In this series on jewellery, we focus on the jewellery traditions of various countries in North Africa and South-West Asia. These jewellery traditions go further back in history than the geographical borders we know today, and of course, one country may be home to several cultural traditions. Both the historical context and the cultural heritage of a variety of peoples are visible in the jewellery worn, and we hope to introduce this wider scope of adornment and dress to you. In this post, we will look at the long history of jewellery in Syria.
From caves to cities
Like in many other regions, shell beads are among the oldest forms of personal adornment in Syria. In southwestern Syria, shell beads from three archaeological sites in the foothills of the Anti-Lebanon mountain range tell us more about the importance of personal adornment at the end of the Paleolithic, some 11,000 years ago. A rock shelter at Baaz and two caves at Kozah and Ain Dabbour yielded large quantities of shell beads. These were not simply made of leftover shells after food production: analysis has shown the majority of the shells came from the Mediterranean, some 90 kilometres and two mountain ranges away!
On the banks of the Euphrates
Syria is home to some of the earliest farming communities on the banks of the river al-Furat or Euphrates. Here, settlements developed into true city-states, and by 3,500 BCE current Tell Mardikh was the seat of one of these internationally orientated kingdoms: Ebla. The kingdom traded with Cyprus, Egypt, Afghanistan, and Sumer in current-day Iraq, which is visible from the archives excavated in the city. What we also learn from the archives is the value of precious commodities such as personal adornment. Daggers, their belts, and the connecting suspension hooks seem to have been worn as a status symbol and as a carrier of identity, a practice reminiscent of the Omani and Yemeni jambiya or khanjar. Ornamental discs of silver or gold, inlaid with precious stones, were as common as bracelets, which are described as having eagle-headed terminals. What is even more fascinating is the glimpse these archives offer of a redistribution economy: jewellery is regularly melted down in exchange for other pieces. One example mentions the melting of three silver bracelets to obtain three decorative discs in low-grade gold.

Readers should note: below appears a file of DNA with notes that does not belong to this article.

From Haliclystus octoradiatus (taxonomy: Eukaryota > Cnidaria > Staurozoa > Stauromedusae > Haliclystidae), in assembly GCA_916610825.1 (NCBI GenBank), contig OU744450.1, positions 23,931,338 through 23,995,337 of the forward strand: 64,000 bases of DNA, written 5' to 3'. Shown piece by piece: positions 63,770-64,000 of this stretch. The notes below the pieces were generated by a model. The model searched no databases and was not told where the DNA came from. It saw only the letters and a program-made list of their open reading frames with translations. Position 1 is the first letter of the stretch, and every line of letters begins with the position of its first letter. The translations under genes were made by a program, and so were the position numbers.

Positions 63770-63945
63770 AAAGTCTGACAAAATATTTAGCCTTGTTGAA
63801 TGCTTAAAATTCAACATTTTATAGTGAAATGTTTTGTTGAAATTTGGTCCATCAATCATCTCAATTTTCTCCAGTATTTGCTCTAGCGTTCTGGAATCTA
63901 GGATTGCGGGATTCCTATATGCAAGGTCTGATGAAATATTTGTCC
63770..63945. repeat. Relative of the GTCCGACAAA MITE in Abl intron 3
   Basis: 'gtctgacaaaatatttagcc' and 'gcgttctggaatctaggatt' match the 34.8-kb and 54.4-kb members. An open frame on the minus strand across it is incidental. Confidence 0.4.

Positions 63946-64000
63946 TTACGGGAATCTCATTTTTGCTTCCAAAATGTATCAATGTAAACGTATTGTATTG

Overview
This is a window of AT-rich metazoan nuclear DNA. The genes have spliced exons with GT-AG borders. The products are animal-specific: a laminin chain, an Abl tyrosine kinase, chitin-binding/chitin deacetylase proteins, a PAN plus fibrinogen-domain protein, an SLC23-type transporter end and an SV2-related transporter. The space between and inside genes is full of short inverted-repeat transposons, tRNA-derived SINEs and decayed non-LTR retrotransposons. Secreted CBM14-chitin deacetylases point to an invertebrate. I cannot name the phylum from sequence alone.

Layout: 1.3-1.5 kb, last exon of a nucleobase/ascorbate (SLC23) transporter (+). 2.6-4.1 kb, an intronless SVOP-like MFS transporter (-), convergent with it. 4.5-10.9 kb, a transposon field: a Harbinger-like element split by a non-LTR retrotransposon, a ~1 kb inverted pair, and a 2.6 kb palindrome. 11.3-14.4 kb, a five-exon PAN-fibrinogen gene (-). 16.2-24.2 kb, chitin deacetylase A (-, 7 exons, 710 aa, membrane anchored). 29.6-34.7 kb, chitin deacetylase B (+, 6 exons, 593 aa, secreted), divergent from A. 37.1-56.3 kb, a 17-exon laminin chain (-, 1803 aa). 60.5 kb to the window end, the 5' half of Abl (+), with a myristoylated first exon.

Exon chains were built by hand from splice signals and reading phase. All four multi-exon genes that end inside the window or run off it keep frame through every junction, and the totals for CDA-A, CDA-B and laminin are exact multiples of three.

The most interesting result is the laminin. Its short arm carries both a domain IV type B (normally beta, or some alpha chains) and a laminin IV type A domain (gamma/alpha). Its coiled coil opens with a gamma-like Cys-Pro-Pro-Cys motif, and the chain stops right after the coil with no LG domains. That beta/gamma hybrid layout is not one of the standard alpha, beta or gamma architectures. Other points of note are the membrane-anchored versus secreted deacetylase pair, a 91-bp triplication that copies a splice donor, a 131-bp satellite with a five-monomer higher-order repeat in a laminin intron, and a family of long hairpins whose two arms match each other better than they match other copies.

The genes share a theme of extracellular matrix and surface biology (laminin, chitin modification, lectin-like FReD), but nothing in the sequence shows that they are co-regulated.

Beads and trade
The royal tombs of Ebla contained gold jewellery, which was also found in the city of Ugarit in modern-day Ras Shamra. Here, goldsmiths employed filigree and granulation, as can be seen on the pair of crescent earrings shown above: a type that is still current in Syria today. In northern Syria, burials such as those found at Tell Sabi Abyad show a wide variety of jewellery: bracelets and anklets in bronze, gold, or even iron, hairpins and combs, necklaces, pendants and beads of stone, glass, faience, shell and gold. The length and width of the trade networks are demonstrated by the royal tomb at Qatna, current-day Tell Mishrife, where amber beads were identified as coming from the Baltic area. Interestingly, this tomb also contained various beads and pendants of a blue-greenish material set in gold: instead of turquoise, this is variscite, which was valued for its close resemblance to turquoise.
Dura Europos: a Roman world
In the utmost east of Syria, on the banks of the Euphrates, a city was built by the Seleucids around 300 BCE. It was conquered by the Romans in the 2nd century CE and finally destroyed by the Sassanids in the 3rd century. Called Dura Europos, this was a cosmopolitan city with temples for Graeco-Roman, Mesopotamian, and Persian gods as well as a church and a synagogue. Throughout the city, jewellery was found during excavations: lost pieces or treasures stashed away in hoards. Besides these actual pieces, the city also has numerous wall paintings showing how jewellery and dress were worn. Here, we find Roman fibulae or clothing pins indicating a strong military presence, and key-shaped rings. These were used as actual keys and are therefore very telling items: they signal the wearer owned valuable items. Silver rings with intaglios in semiprecious stones or glass show the variety of the Graeco-Roman pantheon, and bracelets with terminals in the shape of snake-heads are reminiscent of bracelets as they are still worn today.